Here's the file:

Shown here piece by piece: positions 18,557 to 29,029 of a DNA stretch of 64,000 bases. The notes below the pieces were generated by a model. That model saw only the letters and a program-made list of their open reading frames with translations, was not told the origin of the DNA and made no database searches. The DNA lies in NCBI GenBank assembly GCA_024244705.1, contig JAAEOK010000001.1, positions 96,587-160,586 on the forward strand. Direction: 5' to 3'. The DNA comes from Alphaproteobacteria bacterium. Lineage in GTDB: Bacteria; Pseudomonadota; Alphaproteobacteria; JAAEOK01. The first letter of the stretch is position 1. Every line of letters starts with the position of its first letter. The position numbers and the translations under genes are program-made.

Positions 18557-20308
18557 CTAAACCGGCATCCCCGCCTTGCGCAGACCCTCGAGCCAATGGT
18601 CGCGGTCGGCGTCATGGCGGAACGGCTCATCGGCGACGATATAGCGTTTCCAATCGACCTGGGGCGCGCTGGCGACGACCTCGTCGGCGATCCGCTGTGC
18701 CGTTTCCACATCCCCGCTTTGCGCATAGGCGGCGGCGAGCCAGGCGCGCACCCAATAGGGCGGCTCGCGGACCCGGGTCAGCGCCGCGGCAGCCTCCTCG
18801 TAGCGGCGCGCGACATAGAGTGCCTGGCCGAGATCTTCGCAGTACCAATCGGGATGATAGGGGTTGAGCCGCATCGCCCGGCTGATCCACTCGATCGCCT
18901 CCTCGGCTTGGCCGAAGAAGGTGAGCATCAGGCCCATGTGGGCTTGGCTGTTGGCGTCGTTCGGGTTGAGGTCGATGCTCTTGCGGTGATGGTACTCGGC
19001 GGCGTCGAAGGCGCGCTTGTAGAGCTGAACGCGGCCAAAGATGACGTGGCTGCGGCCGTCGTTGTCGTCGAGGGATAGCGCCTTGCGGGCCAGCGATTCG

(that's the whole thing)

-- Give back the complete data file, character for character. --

Shown here piece by piece: positions 18,557 to 29,029 of a DNA stretch of 64,000 bases. The notes below the pieces were generated by a model. That model saw only the letters and a program-made list of their open reading frames with translations, was not told the origin of the DNA and made no database searches. The DNA lies in NCBI GenBank assembly GCA_024244705.1, contig JAAEOK010000001.1, positions 96,587-160,586 on the forward strand. Direction: 5' to 3'. The DNA comes from Alphaproteobacteria bacterium. Lineage in GTDB: Bacteria; Pseudomonadota; Alphaproteobacteria; JAAEOK01. The first letter of the stretch is position 1. Every line of letters starts with the position of its first letter. The position numbers and the translations under genes are program-made.

Positions 18557-20308
18557 CTAAACCGGCATCCCCGCCTTGCGCAGACCCTCGAGCCAATGGT
18601 CGCGGTCGGCGTCATGGCGGAACGGCTCATCGGCGACGATATAGCGTTTCCAATCGACCTGGGGCGCGCTGGCGACGACCTCGTCGGCGATCCGCTGTGC
18701 CGTTTCCACATCCCCGCTTTGCGCATAGGCGGCGGCGAGCCAGGCGCGCACCCAATAGGGCGGCTCGCGGACCCGGGTCAGCGCCGCGGCAGCCTCCTCG
18801 TAGCGGCGCGCGACATAGAGTGCCTGGCCGAGATCTTCGCAGTACCAATCGGGATGATAGGGGTTGAGCCGCATCGCCCGGCTGATCCACTCGATCGCCT
18901 CCTCGGCTTGGCCGAAGAAGGTGAGCATCAGGCCCATGTGGGCTTGGCTGTTGGCGTCGTTCGGGTTGAGGTCGATGCTCTTGCGGTGATGGTACTCGGC
19001 GGCGTCGAAGGCGCGCTTGTAGAGCTGAACGCGGCCAAAGATGACGTGGCTGCGGCCGTCGTTGTCGTCGAGGGATAGCGCCTTGCGGGCCAGCGATTCG